The Iranian nuclear program has been a source of concern for Israel for over a decade. Today, there is a real possibility for Iran and the world powers to reach a comprehensive deal, scaling back the country’s nuclear program in exchange for sanctions relief and political normalization. While some view this as an opportunity, others believe it to be a threat. Prime Minister Benjamin Netanyahu, others in the Israeli government, and certainly many other Israelis belong to this second camp.
Those opposing a deal with Iran often focus on the breakout time, or time required for Tehran to build a nuclear weapon. Different observers have different views on what this timeframe should be. In the past, Jerusalem has attacked other Middle Eastern states’ nuclear facilities, namely Iraq and Syria, to expand this timeframe or eliminate it altogether if possible. Today, the negotiations can do the same job without a costly military intervention. Such an intervention would come at a much higher price than those undertaken against Iraq and Syria.
Even a so called “surgical” targeting of Iran’s nuclear facilities would have grave strategic consequences. Not only would it further destabilize a region that is already on the verge of disintegration, it would also do exactly what the Israeli leadership aims to avoid: strengthen the Islamic Republic and push it toward the bomb.
In the past few years, the threat of an Israeli attack became a major concern for many Iranians. For them, that’s a terrifying prospect. The last time Iran was involved in a war, it was a devastating one, lasting eight years, involving the use of chemical weapons against it, targeting of Iranian cities with missiles, and leading to the deaths of hundreds of thousands of people. But aside from the humanitarian and economic costs, the war also had a key political implication, one lasting to this day. The regime of the newly founded Islamic Republic was consolidated by the war. At the end of the war, thousands of people were executed, while many more fled the country.
Like Israelis, Iranians too fear the current highly unstable and insecure conditions in their region. They are surrounded by fragile and failed states, a nuclear-armed neighbor, and are one of few non-Arab, non-Sunni states in the region, under attack by many in their neighborhood over the centuries. Decades of sanctions and political isolation are frustrating for a population eager for political and economic normalization and engagement with the world. The last thing they want is a war with Israel. This would neither promote national nor regime interests, but rather undermine both. But all of this would change in light of an attack on the country’s nuclear facilities.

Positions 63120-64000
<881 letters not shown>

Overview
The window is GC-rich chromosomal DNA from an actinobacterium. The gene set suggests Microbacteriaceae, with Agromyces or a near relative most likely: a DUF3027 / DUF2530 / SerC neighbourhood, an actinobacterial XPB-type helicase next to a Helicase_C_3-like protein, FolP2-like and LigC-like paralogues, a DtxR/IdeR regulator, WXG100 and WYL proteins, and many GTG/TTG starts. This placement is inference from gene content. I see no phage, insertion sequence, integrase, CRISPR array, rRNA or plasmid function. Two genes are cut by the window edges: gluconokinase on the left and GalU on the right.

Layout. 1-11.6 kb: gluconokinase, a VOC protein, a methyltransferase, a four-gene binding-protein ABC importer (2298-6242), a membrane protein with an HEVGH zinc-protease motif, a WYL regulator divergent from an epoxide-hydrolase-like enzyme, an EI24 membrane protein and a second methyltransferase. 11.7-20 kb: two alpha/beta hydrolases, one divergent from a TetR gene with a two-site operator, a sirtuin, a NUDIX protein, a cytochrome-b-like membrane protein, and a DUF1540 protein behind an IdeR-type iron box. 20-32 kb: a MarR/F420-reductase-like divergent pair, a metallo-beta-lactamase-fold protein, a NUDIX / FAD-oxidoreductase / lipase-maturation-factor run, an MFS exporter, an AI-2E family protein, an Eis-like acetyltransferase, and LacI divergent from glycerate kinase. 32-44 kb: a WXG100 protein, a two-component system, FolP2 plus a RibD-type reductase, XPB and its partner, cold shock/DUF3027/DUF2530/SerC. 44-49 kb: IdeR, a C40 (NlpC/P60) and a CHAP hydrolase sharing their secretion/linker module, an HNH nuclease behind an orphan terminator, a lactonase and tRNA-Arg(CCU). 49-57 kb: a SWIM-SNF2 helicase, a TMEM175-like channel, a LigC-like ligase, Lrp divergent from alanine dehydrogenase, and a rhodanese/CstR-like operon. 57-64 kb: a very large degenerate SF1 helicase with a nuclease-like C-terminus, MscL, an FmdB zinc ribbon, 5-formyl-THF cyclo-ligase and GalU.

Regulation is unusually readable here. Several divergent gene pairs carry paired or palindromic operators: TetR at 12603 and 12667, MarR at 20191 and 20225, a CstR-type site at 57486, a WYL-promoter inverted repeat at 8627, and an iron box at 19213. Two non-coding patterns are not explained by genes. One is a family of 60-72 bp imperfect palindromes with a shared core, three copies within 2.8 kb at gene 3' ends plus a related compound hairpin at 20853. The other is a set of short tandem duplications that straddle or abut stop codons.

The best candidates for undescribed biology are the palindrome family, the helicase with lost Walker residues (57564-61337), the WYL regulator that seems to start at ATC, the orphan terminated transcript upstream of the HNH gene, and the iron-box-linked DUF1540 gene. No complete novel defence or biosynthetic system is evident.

Iranians showed they favored positive engagement with the world over belligerent rhetoric and escalation in 2013, when they cast their ballots for Hassan Rouhani. Rouhani ran his campaign on a platform of “moderation” and constructive engagement with the world. His team reflects this view. Foreign Minister Javad Zarif’s team is composed of officials once sidelined by former president Mahmoud Ahmadinejad. One of the main issues at stake was that these individuals opposed Ahmadinejad’s “anti-Zionist” statements and annual conference. The conference, which gathered anti-Semites, Holocaust deniers, and other bigots from all over the world, was canceled by Rouhani as soon as he took office.
This team has a relatively moderate position on the Israeli-Palestinian conflict: once Israel and the Palestinians solve the conflict amongst themselves, Iran won’t consider the issue to be any of its business anymore. This means that, unlike other factions in Iran and across the Arab world, this team isn’t fundamentally opposed to Israel’s very existence, but rather has objections to particular policies. In practice, this has manifested itself in several ways. Over the summer, Tehran wasn’t very vocal about the developments in Gaza.
A nuclear deal is a viable policy option for Israel, as it is for Iran. It would empower the moderates who support the two-state solution and are likely to engage with Israel. This in turn would allow more open discussions about the status and future of the Iran-Israeli nexus and Iran’s nuclear program. After all, the two countries face common fundamental threats. They may not see eye to eye tactically, but strategically, they share many interests.
This was well understood by the Israeli leadership when it chose to help Iran prior to the Islamic Revolution and again in the 1980s when the majority of Middle Eastern states and the United States supported Saddam Hussein’s Iraq.
Ultimately, a strong moderate government in Iran, even within the confines of the limitations placed by the current regime, can only be beneficial to Israel. But the moderates will only be empowered with a nuclear deal because they have put all their political capital into the negotiations. Far from threatening Israel, a nuclear deal with Iran would benefit it. It would limit Iran’s nuclear program and buy some time without the potential of a long and devastating war between two major regional powers.
The above op-ed was also published on the Hebrew website Walla.